The following are several examples of a tiered re-entry plan which accommodate business re-entry needs:

 Step 5A: Review Community’s Emergency Management Plans and Incorporate Business Needs in Re-entry Plan

The local economic development organization (EDO), chamber or business association should start by reviewing the community’s emergency management plan to better understand if the process for re-entry after a major evacuation provides priority re-entry for critical businesses. As discussed above, these critical businesses include businesses needed to restore infrastructure, provide sustainable living conditions, and play a vital role in jumpstarting the local economy.

Working proactively with the business community in advance of a disaster is important for making the re-entry plan relevant to business needs. The EDO should seek to either persuade changes to the existing plan or in its absence help to create a tiered re-entry plan with business considerations. Partnering closely with emergency management and local law enforcement personnel to garner support of this plan will help to ensure its adoption by the public sector.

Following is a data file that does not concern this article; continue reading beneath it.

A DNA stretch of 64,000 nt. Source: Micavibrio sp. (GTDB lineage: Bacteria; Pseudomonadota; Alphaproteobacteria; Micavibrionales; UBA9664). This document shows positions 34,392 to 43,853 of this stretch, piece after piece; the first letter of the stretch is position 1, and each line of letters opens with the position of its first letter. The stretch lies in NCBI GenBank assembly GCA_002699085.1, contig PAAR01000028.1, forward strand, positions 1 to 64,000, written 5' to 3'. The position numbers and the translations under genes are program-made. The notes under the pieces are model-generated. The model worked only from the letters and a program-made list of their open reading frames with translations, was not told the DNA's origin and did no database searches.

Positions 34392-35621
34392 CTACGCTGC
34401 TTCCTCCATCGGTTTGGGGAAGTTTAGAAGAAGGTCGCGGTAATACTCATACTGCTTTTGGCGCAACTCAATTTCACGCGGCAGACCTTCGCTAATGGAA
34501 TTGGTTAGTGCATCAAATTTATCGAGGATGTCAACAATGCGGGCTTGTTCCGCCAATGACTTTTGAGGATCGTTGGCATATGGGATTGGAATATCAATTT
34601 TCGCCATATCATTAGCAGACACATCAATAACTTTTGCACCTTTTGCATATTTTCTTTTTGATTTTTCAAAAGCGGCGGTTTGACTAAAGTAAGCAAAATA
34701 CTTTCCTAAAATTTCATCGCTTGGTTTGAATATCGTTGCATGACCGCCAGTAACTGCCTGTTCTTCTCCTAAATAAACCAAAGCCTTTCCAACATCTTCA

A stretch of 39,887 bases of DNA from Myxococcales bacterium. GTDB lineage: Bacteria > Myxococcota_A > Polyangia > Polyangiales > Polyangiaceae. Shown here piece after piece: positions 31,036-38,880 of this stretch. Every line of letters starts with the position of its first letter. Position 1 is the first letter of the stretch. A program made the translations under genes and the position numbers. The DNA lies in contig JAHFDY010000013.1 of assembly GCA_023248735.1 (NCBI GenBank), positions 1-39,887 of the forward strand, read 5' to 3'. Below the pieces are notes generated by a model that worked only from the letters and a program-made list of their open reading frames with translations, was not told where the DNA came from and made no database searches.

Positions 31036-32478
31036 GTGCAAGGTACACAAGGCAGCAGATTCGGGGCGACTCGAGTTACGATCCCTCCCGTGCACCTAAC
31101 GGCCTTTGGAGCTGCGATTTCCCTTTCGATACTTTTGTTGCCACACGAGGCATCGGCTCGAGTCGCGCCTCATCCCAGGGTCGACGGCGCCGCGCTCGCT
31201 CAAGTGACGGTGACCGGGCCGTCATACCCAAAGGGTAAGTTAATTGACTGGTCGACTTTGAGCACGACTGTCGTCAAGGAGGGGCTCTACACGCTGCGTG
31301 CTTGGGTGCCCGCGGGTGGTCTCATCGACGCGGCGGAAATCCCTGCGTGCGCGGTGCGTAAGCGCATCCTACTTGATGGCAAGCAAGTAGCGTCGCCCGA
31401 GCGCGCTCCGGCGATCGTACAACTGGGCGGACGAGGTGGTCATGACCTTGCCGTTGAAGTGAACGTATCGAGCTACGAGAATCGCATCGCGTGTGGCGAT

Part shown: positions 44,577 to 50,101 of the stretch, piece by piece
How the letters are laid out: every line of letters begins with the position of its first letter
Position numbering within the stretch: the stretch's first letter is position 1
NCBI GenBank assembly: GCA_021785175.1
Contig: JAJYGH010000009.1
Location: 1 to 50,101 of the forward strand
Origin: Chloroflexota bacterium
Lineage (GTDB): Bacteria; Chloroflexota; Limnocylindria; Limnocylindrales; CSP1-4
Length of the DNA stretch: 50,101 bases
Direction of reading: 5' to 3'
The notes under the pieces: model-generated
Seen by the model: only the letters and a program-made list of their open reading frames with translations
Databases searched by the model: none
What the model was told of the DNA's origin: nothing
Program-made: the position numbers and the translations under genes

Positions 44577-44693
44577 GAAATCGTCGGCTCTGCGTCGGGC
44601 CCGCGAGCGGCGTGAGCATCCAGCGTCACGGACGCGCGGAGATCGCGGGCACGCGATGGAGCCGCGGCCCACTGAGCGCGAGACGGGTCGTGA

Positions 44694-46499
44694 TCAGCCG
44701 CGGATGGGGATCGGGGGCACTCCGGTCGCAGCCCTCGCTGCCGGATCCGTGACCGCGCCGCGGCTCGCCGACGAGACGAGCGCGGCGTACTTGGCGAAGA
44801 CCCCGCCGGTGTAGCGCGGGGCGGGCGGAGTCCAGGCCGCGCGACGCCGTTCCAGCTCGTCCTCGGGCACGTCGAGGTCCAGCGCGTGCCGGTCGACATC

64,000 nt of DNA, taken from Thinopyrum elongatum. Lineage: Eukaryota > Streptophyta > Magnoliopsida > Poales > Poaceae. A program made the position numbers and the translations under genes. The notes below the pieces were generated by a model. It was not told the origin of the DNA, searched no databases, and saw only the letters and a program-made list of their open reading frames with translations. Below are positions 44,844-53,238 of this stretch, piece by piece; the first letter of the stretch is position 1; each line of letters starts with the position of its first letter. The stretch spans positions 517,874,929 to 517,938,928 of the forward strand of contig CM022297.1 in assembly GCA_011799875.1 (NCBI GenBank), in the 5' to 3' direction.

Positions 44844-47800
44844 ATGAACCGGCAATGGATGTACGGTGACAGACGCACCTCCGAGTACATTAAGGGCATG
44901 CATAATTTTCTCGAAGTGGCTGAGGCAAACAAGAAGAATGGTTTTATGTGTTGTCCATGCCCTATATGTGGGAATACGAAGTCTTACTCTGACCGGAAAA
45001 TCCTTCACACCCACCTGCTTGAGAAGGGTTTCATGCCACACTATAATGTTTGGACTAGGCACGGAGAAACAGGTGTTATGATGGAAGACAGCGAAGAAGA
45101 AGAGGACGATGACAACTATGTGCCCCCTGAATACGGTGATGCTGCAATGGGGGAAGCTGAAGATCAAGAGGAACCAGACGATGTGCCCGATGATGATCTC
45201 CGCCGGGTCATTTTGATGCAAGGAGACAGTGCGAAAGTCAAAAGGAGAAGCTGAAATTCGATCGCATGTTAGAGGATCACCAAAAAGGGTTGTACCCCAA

There should be clear procedures of securing a re-entry ID cards or passes such as requiring that only business owners, operators, and managers apply for such cards/passes for their employees. In Terrebonne Parish, Louisiana, the Terrebonne Economic Development Authority (TEDA) partners with the Terrebonne Parish Consolidated Government to coordinate re-entry pass distribution to all businesses requiring Tier 1 and Tier 2 clearance in the parish. TEDA is responsible for crafting Terrebonne parishes re-entry plan as it relates to businesses so that the plan includes the prioritizing critical businesses which will restore essential services after a disaster. Jumpstart Jefferson is a website for qualifying businesses to apply for a re-entry vehicle pass, learn about the parish’s evacuation re-entry plan and get connected into a business continuity network (a main point of contact for businesses and clients in the event of an evacuation).